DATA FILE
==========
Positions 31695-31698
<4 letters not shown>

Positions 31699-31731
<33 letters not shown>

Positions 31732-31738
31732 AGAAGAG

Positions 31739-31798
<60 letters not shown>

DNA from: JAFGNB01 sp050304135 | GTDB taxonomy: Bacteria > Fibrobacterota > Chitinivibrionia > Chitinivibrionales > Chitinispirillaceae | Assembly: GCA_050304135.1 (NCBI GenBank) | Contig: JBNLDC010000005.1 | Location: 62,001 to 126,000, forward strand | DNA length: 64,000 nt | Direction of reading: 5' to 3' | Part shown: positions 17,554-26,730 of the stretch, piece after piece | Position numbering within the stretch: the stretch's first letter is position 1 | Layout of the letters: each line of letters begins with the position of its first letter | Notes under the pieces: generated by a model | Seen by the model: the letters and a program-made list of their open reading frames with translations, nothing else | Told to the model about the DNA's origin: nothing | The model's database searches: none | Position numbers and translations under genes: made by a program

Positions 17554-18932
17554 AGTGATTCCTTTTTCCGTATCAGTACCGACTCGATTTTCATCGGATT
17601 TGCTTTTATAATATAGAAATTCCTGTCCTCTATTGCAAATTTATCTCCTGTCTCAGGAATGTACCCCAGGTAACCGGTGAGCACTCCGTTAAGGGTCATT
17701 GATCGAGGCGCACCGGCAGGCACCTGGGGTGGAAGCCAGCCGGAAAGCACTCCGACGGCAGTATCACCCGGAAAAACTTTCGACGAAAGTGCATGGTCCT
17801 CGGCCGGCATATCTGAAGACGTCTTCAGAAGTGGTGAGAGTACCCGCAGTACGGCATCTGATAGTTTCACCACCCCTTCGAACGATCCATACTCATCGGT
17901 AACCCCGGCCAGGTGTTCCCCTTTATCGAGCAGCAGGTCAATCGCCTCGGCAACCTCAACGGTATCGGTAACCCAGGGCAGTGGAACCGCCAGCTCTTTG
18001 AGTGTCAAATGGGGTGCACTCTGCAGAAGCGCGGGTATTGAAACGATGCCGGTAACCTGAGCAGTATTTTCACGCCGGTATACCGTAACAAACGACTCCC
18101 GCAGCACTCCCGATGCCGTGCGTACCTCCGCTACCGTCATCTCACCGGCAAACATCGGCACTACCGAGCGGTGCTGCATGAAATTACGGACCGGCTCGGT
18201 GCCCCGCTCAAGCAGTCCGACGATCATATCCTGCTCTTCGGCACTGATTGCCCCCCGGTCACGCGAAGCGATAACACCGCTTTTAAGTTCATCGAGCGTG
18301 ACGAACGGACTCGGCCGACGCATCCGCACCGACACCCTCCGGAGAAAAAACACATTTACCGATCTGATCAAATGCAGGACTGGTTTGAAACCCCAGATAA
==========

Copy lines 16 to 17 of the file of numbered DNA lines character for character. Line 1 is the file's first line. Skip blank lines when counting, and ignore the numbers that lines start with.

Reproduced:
18001 AGTGTCAAATGGGGTGCACTCTGCAGAAGCGCGGGTATTGAAACGATGCCGGTAACCTGAGCAGTATTTTCACGCCGGTATACCGTAACAAACGACTCCC
18101 GCAGCACTCCCGATGCCGTGCGTACCTCCGCTACCGTCATCTCACCGGCAAACATCGGCACTACCGAGCGGTGCTGCATGAAATTACGGACCGGCTCGGT